Tuesday, May 10, 2011
The Music of Joyce
James Joyce's first dream was to be a professional singer, but after he placed second to the legendary tenor John McCormack in a school singing competition, he chose instead to focus on his writing. I like to think of the student Joyce mooning around Dublin, dreaming of being a famous singer while writing essays about Ibsen. He was not a man for whom second best was an option. He certainly draws from his musical training in his writing, however. The soprano Molly Bloom, with her gasping career and annual public performance, has as much in common with Joyce the singer as she does with his wife Nora Barnacle.
Readers often remark upon the musicality of his text and how it is infinitely more accessible once read aloud, not unlike the difference between hearing music and looking at a score. The Sirens episode of Ulysses is among his most musical and includes several musicians in repose including the sopranos, Miss Douce and Miss Kennedy, Molly's singing partner and lover: Blazes Boylan, Stephen Dedalus' father Simon, who was a great singer until his alcoholism destroyed his talent, Ben Dollard and several others. The chapter opens with list of sounds and phrases, the tap, tap of a blind man's cane, the impertinent snort of a bootboy, the shrill giggles of the sopranos, our hero's farts. It is an overture, whose excerpts are heard in context throughout the following pages. There is even a short musical score within the episode. Last year, Janet Coleman and David Dozer performed the overture followed by Aaron Beall, Tara Bahna James and Nicole Wiesner in a raucous scene from Sirens. Tara Bahna James also sung the traditional Irish revolutionary song The Night that Larry was Stretched.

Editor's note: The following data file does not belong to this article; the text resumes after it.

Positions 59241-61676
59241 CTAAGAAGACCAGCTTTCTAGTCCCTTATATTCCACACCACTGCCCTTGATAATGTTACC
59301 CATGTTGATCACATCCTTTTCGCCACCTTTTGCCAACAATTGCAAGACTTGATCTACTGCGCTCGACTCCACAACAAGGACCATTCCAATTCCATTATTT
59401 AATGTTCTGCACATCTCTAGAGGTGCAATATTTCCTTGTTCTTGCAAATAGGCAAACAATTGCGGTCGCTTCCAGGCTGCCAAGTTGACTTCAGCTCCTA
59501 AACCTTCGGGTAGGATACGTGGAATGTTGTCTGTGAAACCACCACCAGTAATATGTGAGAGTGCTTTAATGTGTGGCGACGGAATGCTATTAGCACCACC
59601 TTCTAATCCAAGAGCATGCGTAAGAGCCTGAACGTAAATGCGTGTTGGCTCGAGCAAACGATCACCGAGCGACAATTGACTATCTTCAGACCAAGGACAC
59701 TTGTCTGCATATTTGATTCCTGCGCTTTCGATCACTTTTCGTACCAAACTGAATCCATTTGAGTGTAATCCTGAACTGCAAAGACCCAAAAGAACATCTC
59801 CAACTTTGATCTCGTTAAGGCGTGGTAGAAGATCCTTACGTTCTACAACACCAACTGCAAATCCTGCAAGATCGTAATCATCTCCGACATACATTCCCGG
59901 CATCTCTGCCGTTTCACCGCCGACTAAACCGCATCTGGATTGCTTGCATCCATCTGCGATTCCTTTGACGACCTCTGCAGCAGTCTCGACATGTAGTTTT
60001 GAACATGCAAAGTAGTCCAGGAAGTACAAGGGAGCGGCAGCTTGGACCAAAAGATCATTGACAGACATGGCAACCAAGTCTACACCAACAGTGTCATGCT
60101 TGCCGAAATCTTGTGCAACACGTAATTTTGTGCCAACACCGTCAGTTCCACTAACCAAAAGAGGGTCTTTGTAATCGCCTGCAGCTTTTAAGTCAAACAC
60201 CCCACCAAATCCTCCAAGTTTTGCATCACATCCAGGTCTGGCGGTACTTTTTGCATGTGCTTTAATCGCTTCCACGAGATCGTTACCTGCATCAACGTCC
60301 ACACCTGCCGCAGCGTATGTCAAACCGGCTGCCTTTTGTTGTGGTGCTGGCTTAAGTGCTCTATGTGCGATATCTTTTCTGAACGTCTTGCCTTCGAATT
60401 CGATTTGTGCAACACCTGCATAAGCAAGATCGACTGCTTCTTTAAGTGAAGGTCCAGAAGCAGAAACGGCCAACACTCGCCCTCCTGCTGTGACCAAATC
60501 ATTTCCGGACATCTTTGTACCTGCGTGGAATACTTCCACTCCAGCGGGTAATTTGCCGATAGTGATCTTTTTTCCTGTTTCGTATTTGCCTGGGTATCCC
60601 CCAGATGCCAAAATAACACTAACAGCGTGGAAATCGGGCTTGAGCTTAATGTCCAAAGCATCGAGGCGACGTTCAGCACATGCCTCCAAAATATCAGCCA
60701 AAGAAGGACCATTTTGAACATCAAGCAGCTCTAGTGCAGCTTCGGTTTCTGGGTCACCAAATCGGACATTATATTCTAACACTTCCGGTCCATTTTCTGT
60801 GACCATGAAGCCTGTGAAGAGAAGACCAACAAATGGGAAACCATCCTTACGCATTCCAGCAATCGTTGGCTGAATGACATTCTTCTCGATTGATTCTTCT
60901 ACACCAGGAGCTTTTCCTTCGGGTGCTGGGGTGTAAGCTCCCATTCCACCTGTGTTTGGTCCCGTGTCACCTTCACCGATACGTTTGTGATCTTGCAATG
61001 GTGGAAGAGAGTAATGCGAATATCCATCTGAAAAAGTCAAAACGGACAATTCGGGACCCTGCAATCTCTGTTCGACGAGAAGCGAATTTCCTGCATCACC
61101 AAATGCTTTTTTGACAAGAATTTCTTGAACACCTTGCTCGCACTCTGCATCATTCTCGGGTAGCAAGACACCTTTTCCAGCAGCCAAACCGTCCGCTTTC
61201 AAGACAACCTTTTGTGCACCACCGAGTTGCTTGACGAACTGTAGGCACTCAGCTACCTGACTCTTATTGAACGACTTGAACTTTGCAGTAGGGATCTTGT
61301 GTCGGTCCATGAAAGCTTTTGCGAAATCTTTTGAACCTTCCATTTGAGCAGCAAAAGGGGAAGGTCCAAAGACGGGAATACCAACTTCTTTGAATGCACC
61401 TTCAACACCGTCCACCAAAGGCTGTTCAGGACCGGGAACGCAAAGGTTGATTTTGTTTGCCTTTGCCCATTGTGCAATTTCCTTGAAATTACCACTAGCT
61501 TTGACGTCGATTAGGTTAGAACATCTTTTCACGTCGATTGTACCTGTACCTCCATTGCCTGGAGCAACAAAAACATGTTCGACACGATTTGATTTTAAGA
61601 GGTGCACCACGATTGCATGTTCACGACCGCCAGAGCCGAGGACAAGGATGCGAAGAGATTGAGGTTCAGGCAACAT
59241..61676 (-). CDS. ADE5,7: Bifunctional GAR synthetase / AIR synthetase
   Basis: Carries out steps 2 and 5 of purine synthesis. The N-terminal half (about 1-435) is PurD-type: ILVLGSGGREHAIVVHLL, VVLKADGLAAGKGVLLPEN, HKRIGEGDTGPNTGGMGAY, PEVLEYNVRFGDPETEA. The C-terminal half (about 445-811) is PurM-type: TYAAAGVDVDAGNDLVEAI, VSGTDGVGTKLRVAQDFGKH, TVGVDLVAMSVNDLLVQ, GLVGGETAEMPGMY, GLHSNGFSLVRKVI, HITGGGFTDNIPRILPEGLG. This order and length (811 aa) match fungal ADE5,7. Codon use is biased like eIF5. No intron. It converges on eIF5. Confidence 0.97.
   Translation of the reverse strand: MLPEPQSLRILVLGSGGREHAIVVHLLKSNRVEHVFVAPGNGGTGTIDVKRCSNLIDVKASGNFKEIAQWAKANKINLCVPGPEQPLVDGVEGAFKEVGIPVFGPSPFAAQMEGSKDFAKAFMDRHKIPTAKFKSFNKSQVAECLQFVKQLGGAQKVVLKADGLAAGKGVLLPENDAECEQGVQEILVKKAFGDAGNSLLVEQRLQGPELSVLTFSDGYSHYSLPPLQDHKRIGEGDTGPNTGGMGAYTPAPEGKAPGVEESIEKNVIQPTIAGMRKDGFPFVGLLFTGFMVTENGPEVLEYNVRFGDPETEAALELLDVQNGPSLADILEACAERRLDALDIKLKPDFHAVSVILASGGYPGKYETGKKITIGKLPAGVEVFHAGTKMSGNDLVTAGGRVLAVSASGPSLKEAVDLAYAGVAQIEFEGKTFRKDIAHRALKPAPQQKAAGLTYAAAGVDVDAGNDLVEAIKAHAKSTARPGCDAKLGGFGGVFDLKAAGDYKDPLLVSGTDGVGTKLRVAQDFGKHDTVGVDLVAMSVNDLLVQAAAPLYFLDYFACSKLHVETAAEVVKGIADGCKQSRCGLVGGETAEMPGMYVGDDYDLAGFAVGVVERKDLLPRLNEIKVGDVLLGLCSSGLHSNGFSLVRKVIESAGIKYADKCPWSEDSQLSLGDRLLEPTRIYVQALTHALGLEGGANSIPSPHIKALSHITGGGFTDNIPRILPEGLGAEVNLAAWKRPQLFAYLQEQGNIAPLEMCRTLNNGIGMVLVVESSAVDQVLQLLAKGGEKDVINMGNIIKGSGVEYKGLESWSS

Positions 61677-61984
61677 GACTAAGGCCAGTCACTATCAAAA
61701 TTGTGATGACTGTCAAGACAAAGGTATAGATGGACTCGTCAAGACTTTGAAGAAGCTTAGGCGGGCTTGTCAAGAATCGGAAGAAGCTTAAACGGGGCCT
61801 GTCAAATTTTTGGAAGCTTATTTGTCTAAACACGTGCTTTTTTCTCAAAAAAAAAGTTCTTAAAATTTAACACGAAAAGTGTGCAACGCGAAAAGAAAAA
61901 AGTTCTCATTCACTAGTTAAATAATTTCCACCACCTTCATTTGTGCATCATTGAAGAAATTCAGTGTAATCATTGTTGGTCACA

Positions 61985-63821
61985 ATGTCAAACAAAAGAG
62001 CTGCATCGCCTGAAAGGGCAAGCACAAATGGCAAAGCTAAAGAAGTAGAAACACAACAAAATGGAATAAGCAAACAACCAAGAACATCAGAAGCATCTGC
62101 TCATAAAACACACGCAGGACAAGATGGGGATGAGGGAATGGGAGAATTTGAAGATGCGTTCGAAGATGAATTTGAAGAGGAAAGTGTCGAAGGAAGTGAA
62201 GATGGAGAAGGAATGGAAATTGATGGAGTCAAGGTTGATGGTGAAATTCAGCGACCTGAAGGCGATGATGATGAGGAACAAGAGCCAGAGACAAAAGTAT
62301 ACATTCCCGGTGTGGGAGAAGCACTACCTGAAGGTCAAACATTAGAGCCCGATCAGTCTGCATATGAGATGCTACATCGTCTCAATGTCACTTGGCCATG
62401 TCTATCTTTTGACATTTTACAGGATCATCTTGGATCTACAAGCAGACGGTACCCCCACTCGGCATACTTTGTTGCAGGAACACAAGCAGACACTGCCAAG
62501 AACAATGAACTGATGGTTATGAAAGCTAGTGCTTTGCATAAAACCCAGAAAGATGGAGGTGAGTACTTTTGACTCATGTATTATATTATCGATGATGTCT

In addition to presenting great artists interpreting Ulysses, every year we highlight different musicians, some Irish classics like the music of John McCormack, The Pogues and U2 as well as some completely new contemporary acts. When we recorded the great music lover Garrison Keillor last month he turned us on to the late singer Frank Harte (left), whom he performed with when he did A Prairie Home Companion in Dublin. We will be including some of Harte's songs in the broadcast this year.
We are also really excited to be playing for the first time on American radio the music of the fantastic new ensemble out of Dublin, Tarab. Their Arabic name refers to state of ecstasy one enters into as a listener and their members hail from Italy as well as Ireland. Tarab brings together traditional Irish music with Jazz and Moroccan influences to create a completely original sound. The group is only a few months old and already receiving rave reviews. Bloom fantasizes throughout the novel about the Far East and Tarab's music is the perfect accompaniment echoing Joyce's deeply Irish but truly international exotic imagination. In a four starred review in The Irish Times, a reviewer writes "Not perhaps since Andy Irvine’s celebrated East Wind in 1992 has there been such a convincing reorientation of the Irish tradition." You can watch them perform live in the video above but dont forget to tune in to Radio Bloomsday on Thursday, June 16 from 7pm to 2am to hear Frank Harte, Tarab, Garrison Keillor, Alec Baldwin, Jim Fletcher and more!